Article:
Trump's advisers said the episode underscores how the president’s unconventional style — his Twitter rebukes and rhetorical bluster — gets things done.
It is a moment that could help Trump on the margins in key states such as Pennsylvania, Iowa, Michigan, Minnesota, Ohio and Wisconsin where schools are now scheduled to play their first games less than two weeks before Election Day, said Alex Conant, a Republican strategist.
“There are voters who voted for him in 2016 who don’t want to vote for him this time — mostly because they don’t like him personally,” Conant said. “Those voters need to be reminded why they supported him in the first place. It’s issues like this where he takes a controversial position they agree with and delivers.”
The Big Ten reversal also syncs with Trump's efforts to suggest the nation is on the glidepath to normalcy under his stewardship. The president had criticized Democrats who “don’t want football back for political reasons” and accused Michigan’s Democratic Gov. Gretchen Whitmer of keeping Michigan and Michigan State off the field.
Left unsaid is that the 14 schools in the Big Ten all have opted to scale back in-person learning and pleaded with students to stop parties and congregating in large groups as the U.S. death toll from the virus nears 200,000.
And while Trump repeatedly decried the Big Ten, until Wednesday he had far less to say about the postponement of fall sports by the Pac-12, which includes universities in Democratic-leaning California, Colorado, Oregon and Washington as well as battleground Arizona. On Wednesday, Trump called on the Pac-12 to “get going" and resume play.
Whitmer said the Big Ten decision to reverse course was made by members of the conference. She said she had spoken with other governors about the prospect of allowing spectators to attend games but cautioned that COVID-19 "is still a very real threat.”
“If we want to preserve that as an option, we’ve got to be serious about masking up,” she said.
Big Ten officials cited improvement in same-day coronavirus testing capabilities as a key factor in their reversal. Asked about Trump’s role in bringing about the about-face, Wisconsin coach Barry Alvarez said Trump made clear “the Big Ten was important to him.”’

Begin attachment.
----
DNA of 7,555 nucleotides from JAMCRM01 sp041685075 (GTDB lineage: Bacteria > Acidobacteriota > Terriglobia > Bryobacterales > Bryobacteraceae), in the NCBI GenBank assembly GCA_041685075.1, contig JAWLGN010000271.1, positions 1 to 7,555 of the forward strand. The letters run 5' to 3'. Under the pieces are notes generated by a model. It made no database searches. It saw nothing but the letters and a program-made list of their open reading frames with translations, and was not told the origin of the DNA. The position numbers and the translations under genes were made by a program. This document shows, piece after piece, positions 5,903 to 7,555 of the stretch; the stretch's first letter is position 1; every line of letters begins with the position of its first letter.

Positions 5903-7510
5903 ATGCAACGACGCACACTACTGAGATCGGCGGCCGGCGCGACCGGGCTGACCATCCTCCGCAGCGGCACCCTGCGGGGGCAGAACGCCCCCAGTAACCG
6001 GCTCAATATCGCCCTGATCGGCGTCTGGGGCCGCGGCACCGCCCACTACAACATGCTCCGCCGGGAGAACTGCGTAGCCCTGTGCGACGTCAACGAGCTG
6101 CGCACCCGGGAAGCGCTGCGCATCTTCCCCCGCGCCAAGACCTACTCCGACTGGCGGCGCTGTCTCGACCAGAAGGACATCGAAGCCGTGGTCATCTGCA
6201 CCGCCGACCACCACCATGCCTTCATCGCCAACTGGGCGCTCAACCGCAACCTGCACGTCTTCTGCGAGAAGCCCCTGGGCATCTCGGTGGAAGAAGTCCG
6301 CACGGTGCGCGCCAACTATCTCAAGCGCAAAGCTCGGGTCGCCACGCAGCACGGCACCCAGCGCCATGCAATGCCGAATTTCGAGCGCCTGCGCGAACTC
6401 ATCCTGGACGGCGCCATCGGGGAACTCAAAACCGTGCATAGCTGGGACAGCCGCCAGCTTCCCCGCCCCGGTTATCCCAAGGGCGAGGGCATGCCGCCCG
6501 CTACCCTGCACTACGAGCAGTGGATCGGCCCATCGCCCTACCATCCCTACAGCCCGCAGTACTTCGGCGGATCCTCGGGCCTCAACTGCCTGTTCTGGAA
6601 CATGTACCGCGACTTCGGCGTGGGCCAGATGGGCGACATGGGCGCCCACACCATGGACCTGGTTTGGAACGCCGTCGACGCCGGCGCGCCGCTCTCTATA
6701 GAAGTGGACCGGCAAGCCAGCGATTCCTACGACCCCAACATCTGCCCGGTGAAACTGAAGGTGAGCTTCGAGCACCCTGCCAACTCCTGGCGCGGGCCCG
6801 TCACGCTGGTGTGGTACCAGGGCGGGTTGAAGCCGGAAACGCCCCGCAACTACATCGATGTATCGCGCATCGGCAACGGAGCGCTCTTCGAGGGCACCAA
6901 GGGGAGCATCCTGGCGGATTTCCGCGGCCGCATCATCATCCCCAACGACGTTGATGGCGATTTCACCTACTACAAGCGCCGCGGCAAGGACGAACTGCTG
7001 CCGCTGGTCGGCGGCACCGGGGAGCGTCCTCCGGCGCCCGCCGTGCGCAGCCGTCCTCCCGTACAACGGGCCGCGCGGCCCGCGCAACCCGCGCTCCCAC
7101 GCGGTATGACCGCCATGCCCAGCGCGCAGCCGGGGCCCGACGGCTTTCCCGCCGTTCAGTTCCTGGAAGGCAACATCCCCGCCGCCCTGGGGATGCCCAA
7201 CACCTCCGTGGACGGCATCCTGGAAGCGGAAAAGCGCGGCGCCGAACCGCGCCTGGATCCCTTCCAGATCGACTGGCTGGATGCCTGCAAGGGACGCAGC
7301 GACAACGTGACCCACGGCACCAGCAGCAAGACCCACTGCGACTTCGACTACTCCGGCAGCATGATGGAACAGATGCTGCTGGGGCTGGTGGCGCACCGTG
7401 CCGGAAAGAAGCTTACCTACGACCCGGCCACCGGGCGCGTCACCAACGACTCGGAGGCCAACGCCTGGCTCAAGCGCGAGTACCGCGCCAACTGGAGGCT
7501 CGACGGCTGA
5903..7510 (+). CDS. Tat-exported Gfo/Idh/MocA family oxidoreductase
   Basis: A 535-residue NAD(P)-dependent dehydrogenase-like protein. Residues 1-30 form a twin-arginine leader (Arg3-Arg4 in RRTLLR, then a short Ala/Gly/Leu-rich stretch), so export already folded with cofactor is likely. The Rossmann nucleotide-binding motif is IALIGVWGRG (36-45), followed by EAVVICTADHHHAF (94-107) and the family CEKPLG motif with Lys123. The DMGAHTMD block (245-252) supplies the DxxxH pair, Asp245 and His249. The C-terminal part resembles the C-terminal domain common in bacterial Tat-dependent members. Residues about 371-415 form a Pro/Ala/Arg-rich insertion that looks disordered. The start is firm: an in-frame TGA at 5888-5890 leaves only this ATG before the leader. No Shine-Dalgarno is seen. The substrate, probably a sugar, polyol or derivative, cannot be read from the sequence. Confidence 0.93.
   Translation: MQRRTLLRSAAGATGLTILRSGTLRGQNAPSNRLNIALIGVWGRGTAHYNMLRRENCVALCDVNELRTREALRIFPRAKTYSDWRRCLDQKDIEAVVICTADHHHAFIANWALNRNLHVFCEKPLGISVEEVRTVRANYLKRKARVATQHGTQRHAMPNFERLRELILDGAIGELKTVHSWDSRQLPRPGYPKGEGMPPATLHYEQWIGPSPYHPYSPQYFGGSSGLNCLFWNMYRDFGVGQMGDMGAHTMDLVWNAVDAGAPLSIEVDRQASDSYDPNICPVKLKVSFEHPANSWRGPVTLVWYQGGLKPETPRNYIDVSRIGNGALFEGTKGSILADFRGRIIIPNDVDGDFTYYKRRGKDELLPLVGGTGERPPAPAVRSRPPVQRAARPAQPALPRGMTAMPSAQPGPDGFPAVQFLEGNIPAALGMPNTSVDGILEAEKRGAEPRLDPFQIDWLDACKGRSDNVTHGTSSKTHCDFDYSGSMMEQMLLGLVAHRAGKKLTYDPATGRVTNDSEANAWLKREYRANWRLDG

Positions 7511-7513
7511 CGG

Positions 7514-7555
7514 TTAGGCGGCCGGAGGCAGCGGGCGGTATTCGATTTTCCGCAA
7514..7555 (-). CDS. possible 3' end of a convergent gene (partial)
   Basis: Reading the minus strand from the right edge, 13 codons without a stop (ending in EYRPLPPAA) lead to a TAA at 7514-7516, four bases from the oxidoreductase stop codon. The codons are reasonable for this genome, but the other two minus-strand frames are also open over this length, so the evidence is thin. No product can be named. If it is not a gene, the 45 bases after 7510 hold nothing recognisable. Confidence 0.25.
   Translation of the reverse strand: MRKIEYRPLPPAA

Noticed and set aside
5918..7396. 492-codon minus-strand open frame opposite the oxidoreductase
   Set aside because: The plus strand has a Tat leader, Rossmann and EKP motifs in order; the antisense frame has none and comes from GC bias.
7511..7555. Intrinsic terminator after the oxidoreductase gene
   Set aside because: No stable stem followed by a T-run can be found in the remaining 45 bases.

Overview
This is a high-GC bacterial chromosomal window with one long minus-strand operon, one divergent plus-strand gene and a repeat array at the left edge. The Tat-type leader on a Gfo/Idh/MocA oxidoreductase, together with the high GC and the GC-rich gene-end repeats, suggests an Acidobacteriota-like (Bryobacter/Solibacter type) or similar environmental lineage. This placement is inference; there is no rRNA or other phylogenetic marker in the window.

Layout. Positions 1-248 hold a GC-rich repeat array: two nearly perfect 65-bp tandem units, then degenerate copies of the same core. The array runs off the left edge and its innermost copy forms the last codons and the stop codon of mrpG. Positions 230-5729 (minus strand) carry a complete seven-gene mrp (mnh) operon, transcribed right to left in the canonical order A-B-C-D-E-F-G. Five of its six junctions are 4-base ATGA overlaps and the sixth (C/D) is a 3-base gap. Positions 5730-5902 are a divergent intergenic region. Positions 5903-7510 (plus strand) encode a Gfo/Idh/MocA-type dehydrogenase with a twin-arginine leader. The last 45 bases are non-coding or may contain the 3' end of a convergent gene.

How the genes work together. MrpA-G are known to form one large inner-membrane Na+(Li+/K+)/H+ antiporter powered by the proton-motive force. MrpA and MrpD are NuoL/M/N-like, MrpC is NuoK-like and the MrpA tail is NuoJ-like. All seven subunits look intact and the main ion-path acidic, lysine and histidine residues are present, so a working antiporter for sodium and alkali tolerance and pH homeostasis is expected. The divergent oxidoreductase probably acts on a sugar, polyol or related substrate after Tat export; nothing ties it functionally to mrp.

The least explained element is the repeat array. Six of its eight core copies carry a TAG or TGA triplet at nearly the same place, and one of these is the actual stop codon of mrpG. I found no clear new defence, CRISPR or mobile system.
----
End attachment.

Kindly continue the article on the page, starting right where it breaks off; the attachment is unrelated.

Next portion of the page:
“I think he drew attention to Big Ten football and had a solution,” Alvarez said. “So how much that had to do with us being back on the field, I don’t know that answer.”
Trump’s campaign manager, Bill Stepien, was unequivocal: Americans in Big Ten country have Trump to thank.
“College football is an enormous part of fall Saturdays for millions of Americans, and it is coming back, thanks in no small part to the leadership of President Trump,” Stepien said. “We know that Joe Biden would not have pushed for this, since he has looked for every reason to keep our country closed for as long as possible, because he believes it would help him politically.”
After calling Big Ten Commissioner Kevin Warren on Sept. 1, Trump expressed confidence that players would be back on the field soon, tweeting that a return to play was “On the one-yard line.” He later suggested Whitmer, as well as Republican Gov. Larry Hogan of Maryland and Democratic Gov. J.B. Pritzker of Illinois, were holding things up.
Biden, for his part, tried to lay the blame for canceled sports events squarely at Trump's feet with an ad that aired days before Trump’s call to the Big Ten commissioner.
“Trump put America on the sidelines. Let’s get back in the game,” flashes on the screen with images of empty stadiums at the University of Michigan, Michigan State University and elsewhere. Trump on Wednesday slammed the ad as “totally fake."
Karen Kedrowski, a political scientist at Iowa State University, said the return of the Big Ten is good politics for Trump, if the conference is able to carry out the season with minimal further disruptions and if relatively few athletes get sick with the virus.
“It is the sort of thing that will excite Trump’s base to donate or harangue their friends to go out and vote for Trump or remind them to send in their absentee ballots," she said. “In some of these states where the races are expected to be very tight, you might not have to move the needle much to help make a difference.”
Associated Press writer David Eggert in Lansing, Mich., and AP Sports Writer Steve Megargee in Milwaukee contributed to this report.